Green bond issuance has topped US$100bn this year, the first time that landmark has been reached in the first half of the year, to set the market on course for record issuance of more than US$200bn in 2019.
Climate Bonds Initiative, a group that promotes investment in the low-carbon economy, said Green bond issuance had reached US$106.7bn this year, after several new issues settled late last week.
It said forecasts for total Green bond issuance in 2019 range from US$180bn to US$250bn, potentially well above last year’s record annual issuance of US$163.7bn.
This year marks the third year issuance has topped US$100bn. In 2017 it reached that benchmark in November, and last year it surpassed that level in mid-September.
The largest sovereign Green bond issued so far this year is a US$6.7bn offering from the Netherlands in May. The biggest offerings from corporates this year have been US$1.7bn from Engie, US$1.6bn from LG Chem and US$1.5bn from Industrial and Commercial Bank of China.
The top four countries for issuance have been France, the United States, the Netherlands and China.
Climate Bonds CEO Sean Kidney said reaching the US$100bn milestone so early in the year was welcome, although the market is still well short of the target to get annual issuance to US$1trn during the 2020s.
He said guidelines released last week by European Union technical expert groups should help spur activity. That included the release of a EU taxonomy giving guidance on what can be classified as green, which could become the global standard for what qualifies as green in capital markets. There has been criticism that investors and issuers are confused by current standards, leading to “greenwashing”, where an eco-friendly label is put on a product even though its green credentials seem dubious.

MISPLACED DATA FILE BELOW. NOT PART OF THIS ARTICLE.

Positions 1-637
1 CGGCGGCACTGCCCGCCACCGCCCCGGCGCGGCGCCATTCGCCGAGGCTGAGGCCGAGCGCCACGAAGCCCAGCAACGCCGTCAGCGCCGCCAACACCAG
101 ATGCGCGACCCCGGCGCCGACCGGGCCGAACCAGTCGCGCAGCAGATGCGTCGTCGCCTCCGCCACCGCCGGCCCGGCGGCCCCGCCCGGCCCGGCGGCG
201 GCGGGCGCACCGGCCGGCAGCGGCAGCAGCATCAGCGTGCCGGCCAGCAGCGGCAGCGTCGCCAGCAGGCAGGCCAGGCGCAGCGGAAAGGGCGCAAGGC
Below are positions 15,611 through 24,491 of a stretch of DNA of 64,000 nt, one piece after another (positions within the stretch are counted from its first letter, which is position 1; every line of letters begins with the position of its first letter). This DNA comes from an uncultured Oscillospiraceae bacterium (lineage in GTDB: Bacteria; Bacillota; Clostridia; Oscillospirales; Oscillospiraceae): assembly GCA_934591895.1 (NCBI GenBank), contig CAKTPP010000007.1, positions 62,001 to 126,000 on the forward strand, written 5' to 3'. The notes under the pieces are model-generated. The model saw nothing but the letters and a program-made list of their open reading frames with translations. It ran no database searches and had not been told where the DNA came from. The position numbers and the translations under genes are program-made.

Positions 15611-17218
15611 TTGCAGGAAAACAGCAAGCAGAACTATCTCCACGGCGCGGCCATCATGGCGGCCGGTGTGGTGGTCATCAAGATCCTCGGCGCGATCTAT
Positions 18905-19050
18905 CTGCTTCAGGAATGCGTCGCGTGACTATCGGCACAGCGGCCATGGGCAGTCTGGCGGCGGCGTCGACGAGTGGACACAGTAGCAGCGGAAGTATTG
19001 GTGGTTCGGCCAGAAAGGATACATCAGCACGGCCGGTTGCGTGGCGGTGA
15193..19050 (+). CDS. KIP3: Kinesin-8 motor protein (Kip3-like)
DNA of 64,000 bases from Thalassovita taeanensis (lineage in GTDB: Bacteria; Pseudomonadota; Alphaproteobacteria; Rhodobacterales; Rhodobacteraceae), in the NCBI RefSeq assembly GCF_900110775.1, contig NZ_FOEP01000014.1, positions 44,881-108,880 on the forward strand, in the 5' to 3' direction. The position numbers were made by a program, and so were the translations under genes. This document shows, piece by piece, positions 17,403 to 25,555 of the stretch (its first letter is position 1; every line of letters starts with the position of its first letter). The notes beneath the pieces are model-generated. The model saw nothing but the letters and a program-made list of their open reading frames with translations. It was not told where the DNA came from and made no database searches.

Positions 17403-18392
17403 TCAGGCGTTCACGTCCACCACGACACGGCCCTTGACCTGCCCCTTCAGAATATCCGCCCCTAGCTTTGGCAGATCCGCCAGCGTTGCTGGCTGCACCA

“The EU TEG process, in particular the EU taxonomy, opens new pathways to achieve this critical climate investment goal,” Kidney said.
“The common definitions that the EU taxonomy provides across broad sectors of the real economy opens the door to brown-to-green transition of corporate assets and capex programmes, and for banks and insurance companies to sizably increase the availability of green capital,” Kidney said.
Green lobbyists are increasingly being joined by investors in calling for more to be done to spur green finance.
Last week investors managing more than US$34trn in assets, nearly half the world’s invested capital, demanded urgent action from governments on climate change ahead of the meeting of G20 leaders in Japan.
In an open letter to the G20 leaders seen by Reuters, groups representing 477 investors stressed “the urgency of decisive action” on climate change to achieve the Paris Agreement target.
Almost 200 nations agreed in Paris in 2015 to limit the global average temperature rise to well below 2 degrees Celsius above pre-industrial times. Current policies put the world on track for at least a 3C rise by the end of the century.
“There is an ambition gap… This ambition gap is of great concern to investors and needs to be addressed, with urgency,” a statement from the investors accompanying the letter said.
Governments were urged to strengthen their Paris Agreement targets by 2020; phase out thermal coal power and fossil fuel subsidies by set deadlines; set a robust global carbon price by 2020 and improve climate-related financial reporting.
“It is vital for our long-term planning and asset allocation decisions that governments work closely with investors to incorporate Paris-aligned climate scenarios into their policy frameworks and energy transition pathways,” the statement said.
Large investors signing the statement included Legal & General Investment Management and the California Public Employees’ Retirement System (CalPERS).